The Mythology of Kingship in Neo-Assyrian Art
The relief slabs that decorated the palaces of the Neo-Assyrian Empire, which emphasized military conquest and royal prowess, have traditionally been understood as statements of imperial propaganda that glorified the Assyrian king. In this book, Mehmet-Ali Ataš argues that the reliefs hold a deeper meaning that was addressed primarily to an internal audience composed of court scholars and master craftsmen. Ataš focuses on representations of animals, depictions of the king as priest and warrior, and figures of mythological beings that evoke an archaic cosmos. He demonstrates that these images mask a complex philosophical rhetoric developed by court scholars in collaboration with master craftsmen who were responsible for their design and execution. Ataš argues that the layers of meaning embedded in the Neo-Assyrian palace reliefs go deeper than politics, imperial propaganda, and straightforward historical record.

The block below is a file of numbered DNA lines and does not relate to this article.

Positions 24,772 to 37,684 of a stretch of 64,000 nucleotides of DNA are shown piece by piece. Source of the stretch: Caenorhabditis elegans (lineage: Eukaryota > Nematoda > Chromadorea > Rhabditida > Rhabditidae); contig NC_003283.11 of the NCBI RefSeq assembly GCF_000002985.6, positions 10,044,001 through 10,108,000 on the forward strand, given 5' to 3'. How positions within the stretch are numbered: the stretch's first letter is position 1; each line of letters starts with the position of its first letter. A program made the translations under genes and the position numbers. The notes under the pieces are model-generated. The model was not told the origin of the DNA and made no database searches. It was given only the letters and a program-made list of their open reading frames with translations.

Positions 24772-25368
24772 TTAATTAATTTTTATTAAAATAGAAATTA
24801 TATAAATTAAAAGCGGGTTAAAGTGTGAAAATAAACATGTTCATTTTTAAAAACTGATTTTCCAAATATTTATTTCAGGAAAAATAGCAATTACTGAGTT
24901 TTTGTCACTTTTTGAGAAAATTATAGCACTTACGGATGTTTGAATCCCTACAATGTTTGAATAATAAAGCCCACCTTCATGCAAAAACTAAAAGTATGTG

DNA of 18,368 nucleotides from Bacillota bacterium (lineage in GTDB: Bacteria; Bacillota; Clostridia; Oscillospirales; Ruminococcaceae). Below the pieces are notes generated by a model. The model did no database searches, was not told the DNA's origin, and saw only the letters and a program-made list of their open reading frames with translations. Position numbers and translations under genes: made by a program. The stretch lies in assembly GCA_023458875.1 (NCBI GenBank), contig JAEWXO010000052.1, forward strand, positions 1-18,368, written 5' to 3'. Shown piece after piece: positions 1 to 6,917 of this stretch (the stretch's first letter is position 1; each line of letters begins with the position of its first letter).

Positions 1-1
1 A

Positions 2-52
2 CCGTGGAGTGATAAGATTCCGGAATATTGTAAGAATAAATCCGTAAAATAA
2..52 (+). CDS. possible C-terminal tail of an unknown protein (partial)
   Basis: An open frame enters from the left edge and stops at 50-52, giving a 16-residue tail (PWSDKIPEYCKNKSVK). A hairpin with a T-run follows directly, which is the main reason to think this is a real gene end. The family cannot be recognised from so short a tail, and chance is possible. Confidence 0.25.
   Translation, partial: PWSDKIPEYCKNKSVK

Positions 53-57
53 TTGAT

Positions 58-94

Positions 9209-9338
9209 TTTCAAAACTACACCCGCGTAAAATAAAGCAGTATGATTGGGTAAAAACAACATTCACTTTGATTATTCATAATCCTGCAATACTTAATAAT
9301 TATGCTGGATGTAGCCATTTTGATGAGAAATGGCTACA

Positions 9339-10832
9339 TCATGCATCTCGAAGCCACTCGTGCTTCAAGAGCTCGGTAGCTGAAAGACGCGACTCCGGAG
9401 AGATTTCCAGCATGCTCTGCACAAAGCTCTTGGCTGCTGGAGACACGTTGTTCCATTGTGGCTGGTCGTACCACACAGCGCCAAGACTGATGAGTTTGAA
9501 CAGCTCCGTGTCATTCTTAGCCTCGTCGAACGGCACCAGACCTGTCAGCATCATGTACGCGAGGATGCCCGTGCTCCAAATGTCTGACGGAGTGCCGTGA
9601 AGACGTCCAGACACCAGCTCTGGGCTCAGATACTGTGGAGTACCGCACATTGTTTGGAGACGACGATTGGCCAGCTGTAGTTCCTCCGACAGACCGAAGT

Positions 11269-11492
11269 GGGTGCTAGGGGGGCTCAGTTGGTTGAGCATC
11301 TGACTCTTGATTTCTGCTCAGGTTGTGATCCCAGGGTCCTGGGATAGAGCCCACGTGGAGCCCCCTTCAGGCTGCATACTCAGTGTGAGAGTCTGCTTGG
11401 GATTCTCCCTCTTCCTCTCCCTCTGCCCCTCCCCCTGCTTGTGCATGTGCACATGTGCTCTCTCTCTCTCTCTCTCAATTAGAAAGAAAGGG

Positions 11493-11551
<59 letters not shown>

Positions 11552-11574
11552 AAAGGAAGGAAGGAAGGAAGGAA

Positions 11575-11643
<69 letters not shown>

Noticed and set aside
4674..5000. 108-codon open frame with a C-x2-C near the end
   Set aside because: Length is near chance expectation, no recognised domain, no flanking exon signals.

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Akkadian ancient Mesopotamian Ancient Near East antediluvian Anzˆu apkallus Apsˆu art of Ashurnasirpal artist Ashurbanipal Ashurbanipal’s Ashurnasirpal II Ashurnasirpal’s Assyrian Babylonian Gilgamesh Epic body British Museum bull concepts cosmos crown prince depicted divine drawing of Panels En»uma Eliˇs Enki/Ea Enkidu Epic of Gilgamesh Esarhaddon eunuch further genii gods headband hence herbivorous hero human and animal hunt Ibid iconography king’s kingship Kvanvig libation scenes lion London Marduk Mesopotamian Protective Spirits military Mischwesen Myth mythical Neo-Assyrian Empire Neo-Assyrian palace reliefs Nergal netherworld Nineveh Ninurta North Palace Northwest Palace Palace of Ashurbanipal Palace of Ashurnasirpal Palace of Sennacherib Parpola perhaps Photo poem priestly protomes Reconstruction drawing regnum relief program representations ritual Room G Roots of Apocalyptic royal sacerdotal sacerdotium sacred tree Sargon Sargon II scholars semantics Sennacherib shown Simo Parpola slabs Southwest Sumerian symbol texts thought throne room Tiamat’s Tiglath-Pileser Tiglath-Pileser III tradition tributaries University Press Utnapishtim visual Wiggermann